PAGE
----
7 senators urge COA to audit administration spending on COVID-19
MANILA, Philippines — Sen. Risa Hontiveros and six other senators are asking the Commission of Audit (COA) to scrutinize the Duterte administration’s spending on its COVID-19 response, including the purchase of allegedly overpriced medical supplies.
“The COVID-19 crisis should not be used to line one’s pocket,” Hontiveros said on Wednesday after filing Senate Resolution No. 479, which sought a special audit of government expenses, loans and donations made under Republic Act No. 11469 or the Bayanihan to Heal As One Act.
The law granted government officials comprehensive powers to realign and allocate billions of taxpayer money to respond to the global pandemic.
Malacañang officials had yet to respond when sought for comment on the resolution that was also signed by Senators Franklin Drilon, Francis Pangilinan, Leila de Lima, Ralph Recto, Panfilo Lacson and Sonny Angara.
As COVID-19 cases surged, the government had to expedite the procurement of personal protective equipment (PPE), laboratory equipment and medical supplies, among other commodities and facilities, for the public without bidding.
But some deals have raised questions of possible overpricing of the procured items, the senators pointed out.
They cited the purchase of automated nucleic acid extractors for P4 million against the private sector’s P1.75 million; the purchase of PPE sets for P1,800 against the market price of P400 to P1,000, and the importation of expensive RT-PCR (reverse transcription-polymerase chain reaction) test kits from China and South Korea while cheap Philippine-made tests were “gathering dust in laboratories.’’
The senators said the purchase of the allegedly overpriced PPE by the Procurement Service of the Department of Budget and Management and the Philippine International Trading Corp. was “egregious’’ given that health workers have fallen ill from lack of adequate protective gear.
The senators urged the COA to release its findings before Congress deliberates on the 2021 national budget.
“This health crisis should not allow us to relax our accountability measures. The people should be able to trust the government that no one is lining their pockets with taxpayer money,” Hontiveros said.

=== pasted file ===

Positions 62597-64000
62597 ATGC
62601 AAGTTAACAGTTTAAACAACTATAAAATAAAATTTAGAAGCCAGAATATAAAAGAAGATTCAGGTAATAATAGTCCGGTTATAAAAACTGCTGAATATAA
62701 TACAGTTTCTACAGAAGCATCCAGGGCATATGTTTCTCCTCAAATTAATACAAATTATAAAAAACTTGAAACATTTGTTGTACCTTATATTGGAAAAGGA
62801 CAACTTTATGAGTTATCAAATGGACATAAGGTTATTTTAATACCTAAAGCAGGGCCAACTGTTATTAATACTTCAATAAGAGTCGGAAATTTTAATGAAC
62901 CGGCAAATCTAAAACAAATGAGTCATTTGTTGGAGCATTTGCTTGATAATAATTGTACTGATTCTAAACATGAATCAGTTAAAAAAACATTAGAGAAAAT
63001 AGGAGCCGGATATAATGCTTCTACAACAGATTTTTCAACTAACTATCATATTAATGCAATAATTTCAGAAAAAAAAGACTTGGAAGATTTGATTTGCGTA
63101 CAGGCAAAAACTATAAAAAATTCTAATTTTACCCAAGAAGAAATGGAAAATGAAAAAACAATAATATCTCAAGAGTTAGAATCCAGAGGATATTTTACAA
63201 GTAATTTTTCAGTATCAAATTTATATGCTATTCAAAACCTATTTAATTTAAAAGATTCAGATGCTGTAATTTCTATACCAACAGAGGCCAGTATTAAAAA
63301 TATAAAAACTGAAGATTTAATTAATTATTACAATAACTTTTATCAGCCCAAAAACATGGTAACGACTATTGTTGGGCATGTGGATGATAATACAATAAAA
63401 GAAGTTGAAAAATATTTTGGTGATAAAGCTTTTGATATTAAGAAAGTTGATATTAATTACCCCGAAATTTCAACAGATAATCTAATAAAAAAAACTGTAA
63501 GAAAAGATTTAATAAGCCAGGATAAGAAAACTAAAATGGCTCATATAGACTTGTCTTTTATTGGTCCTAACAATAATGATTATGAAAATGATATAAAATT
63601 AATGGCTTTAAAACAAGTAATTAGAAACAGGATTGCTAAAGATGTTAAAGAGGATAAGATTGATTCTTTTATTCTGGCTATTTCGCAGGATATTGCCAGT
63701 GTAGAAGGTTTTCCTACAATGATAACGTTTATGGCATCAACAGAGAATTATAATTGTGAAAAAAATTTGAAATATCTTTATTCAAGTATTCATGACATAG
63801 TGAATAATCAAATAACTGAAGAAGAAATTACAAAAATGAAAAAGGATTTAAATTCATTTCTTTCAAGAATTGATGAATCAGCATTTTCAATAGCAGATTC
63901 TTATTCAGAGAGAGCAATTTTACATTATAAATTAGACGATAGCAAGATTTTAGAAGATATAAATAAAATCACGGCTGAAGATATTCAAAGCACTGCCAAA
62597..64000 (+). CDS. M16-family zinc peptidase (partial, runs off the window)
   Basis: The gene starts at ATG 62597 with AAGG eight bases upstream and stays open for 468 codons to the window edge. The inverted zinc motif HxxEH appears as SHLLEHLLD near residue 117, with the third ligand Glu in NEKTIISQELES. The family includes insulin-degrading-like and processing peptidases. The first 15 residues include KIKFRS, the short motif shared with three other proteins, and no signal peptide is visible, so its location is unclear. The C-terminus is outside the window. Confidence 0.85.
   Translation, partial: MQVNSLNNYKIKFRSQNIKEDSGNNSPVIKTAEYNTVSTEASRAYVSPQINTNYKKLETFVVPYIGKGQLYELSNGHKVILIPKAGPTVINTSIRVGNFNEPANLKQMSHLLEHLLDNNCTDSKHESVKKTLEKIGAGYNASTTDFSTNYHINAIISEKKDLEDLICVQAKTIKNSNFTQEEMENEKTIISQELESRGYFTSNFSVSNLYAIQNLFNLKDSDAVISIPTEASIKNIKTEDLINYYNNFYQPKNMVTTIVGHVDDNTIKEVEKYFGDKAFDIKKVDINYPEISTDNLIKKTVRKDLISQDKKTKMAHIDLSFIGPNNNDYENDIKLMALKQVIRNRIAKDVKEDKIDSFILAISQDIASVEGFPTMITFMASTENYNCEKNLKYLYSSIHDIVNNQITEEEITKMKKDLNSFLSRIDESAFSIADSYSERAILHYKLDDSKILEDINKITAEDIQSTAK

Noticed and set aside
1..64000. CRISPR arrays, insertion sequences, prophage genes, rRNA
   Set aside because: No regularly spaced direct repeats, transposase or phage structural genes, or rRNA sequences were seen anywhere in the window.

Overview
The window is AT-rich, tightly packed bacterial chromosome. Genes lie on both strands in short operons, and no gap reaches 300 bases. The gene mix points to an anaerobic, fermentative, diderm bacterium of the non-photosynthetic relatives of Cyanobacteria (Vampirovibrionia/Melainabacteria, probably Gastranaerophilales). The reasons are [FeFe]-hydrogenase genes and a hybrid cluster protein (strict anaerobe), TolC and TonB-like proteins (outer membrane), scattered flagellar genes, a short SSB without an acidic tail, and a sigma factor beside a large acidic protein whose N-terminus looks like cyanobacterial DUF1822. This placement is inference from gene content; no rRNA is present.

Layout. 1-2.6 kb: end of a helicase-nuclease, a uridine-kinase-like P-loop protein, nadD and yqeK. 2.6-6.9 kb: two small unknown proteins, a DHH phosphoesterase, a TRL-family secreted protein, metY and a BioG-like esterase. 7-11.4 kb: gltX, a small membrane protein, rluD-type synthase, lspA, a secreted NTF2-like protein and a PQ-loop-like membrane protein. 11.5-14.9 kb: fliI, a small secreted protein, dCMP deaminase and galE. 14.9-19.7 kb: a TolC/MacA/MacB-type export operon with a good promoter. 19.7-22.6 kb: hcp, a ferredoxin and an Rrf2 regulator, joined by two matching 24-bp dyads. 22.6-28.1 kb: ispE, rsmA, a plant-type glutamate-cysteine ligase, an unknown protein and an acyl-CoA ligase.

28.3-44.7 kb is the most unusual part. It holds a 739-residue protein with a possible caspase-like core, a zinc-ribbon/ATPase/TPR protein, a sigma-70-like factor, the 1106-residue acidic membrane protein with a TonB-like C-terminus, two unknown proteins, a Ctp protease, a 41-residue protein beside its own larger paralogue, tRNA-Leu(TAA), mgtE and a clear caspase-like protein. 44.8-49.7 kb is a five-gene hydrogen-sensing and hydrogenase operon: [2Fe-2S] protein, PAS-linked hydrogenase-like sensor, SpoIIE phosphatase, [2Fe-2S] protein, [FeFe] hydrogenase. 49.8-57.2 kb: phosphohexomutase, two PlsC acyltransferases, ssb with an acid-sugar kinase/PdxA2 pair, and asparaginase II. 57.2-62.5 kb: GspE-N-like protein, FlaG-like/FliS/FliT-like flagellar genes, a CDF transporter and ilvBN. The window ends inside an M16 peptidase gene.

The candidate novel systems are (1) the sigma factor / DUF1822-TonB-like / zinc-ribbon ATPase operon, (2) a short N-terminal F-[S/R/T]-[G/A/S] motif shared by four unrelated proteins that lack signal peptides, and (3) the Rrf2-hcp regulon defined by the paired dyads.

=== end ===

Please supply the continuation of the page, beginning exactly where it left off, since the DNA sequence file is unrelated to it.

As of June 30, the government had released P374.89 billion to provide cash aid to millions of low-income families isolated by monthslong lockdown, purchase medical equipment and bankroll other projects as spelled out in the Bayanihan law.
A bulk of the amount — P200.98 billion — went to the Department of Social Welfare and Development, which handled the distribution of the subsidy to poor families.
On top of loans and grants, the World Health Organization said some P6.5 billion in donations had been turned over to the Philippines to help cushion the impact of the health crisis on the economy and public health, the senators said.
As of July 1, the Philippines had secured $7.76 billion (over P386 billion) in foreign borrowings, loans, and grant assistance to fight the pandemic, with two-thirds of the proceeds already injected into the budget, according to the Department of Finance.
This included $7.63 billion in budgetary support financing from the Manila-based Asian Development Bank, Washington-based World Bank, Beijing-based Asian Infrastructure Investment Bank, Agence Française de Développement, Japan International Cooperation Agency, and US dollar-denominated global bonds.
In addition, a total of $126.36 million in grant and loan financing has been provided for various projects of agencies involved in the COVID-19 response.
—With a report from Inquirer Research
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